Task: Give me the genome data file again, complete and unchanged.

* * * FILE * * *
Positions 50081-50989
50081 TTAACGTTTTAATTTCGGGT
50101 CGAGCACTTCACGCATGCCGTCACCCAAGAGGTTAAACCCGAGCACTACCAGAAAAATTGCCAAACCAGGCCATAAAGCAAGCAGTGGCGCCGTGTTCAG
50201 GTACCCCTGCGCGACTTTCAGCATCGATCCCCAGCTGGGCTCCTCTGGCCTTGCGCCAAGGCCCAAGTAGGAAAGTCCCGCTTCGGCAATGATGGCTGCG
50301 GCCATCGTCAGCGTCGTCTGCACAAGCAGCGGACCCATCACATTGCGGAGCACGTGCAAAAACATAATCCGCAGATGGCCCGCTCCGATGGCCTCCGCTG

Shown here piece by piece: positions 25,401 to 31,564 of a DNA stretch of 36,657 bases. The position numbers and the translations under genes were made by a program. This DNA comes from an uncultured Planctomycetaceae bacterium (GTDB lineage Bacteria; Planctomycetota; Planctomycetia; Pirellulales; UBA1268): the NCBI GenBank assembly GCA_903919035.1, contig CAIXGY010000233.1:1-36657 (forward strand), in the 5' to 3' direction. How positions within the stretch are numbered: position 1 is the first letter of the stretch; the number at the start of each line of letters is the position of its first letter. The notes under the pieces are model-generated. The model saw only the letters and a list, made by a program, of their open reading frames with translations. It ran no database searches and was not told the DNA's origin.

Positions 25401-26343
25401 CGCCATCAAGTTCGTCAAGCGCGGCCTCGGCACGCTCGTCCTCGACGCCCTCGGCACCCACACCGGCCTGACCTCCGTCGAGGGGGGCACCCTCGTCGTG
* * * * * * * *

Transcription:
Positions 50081-50989
50081 TTAACGTTTTAATTTCGGGT
50101 CGAGCACTTCACGCATGCCGTCACCCAAGAGGTTAAACCCGAGCACTACCAGAAAAATTGCCAAACCAGGCCATAAAGCAAGCAGTGGCGCCGTGTTCAG
50201 GTACCCCTGCGCGACTTTCAGCATCGATCCCCAGCTGGGCTCCTCTGGCCTTGCGCCAAGGCCCAAGTAGGAAAGTCCCGCTTCGGCAATGATGGCTGCG
50301 GCCATCGTCAGCGTCGTCTGCACAAGCAGCGGACCCATCACATTGCGGAGCACGTGCAAAAACATAATCCGCAGATGGCCCGCTCCGATGGCCTCCGCTG

Shown here piece by piece: positions 25,401 to 31,564 of a DNA stretch of 36,657 bases. The position numbers and the translations under genes were made by a program. This DNA comes from an uncultured Planctomycetaceae bacterium (GTDB lineage Bacteria; Planctomycetota; Planctomycetia; Pirellulales; UBA1268): the NCBI GenBank assembly GCA_903919035.1, contig CAIXGY010000233.1:1-36657 (forward strand), in the 5' to 3' direction. How positions within the stretch are numbered: position 1 is the first letter of the stretch; the number at the start of each line of letters is the position of its first letter. The notes under the pieces are model-generated. The model saw only the letters and a list, made by a program, of their open reading frames with translations. It ran no database searches and was not told the DNA's origin.

Positions 25401-26343
25401 CGCCATCAAGTTCGTCAAGCGCGGCCTCGGCACGCTCGTCCTCGACGCCCTCGGCACCCACACCGGCCTGACCTCCGTCGAGGGGGGCACCCTCGTCGTG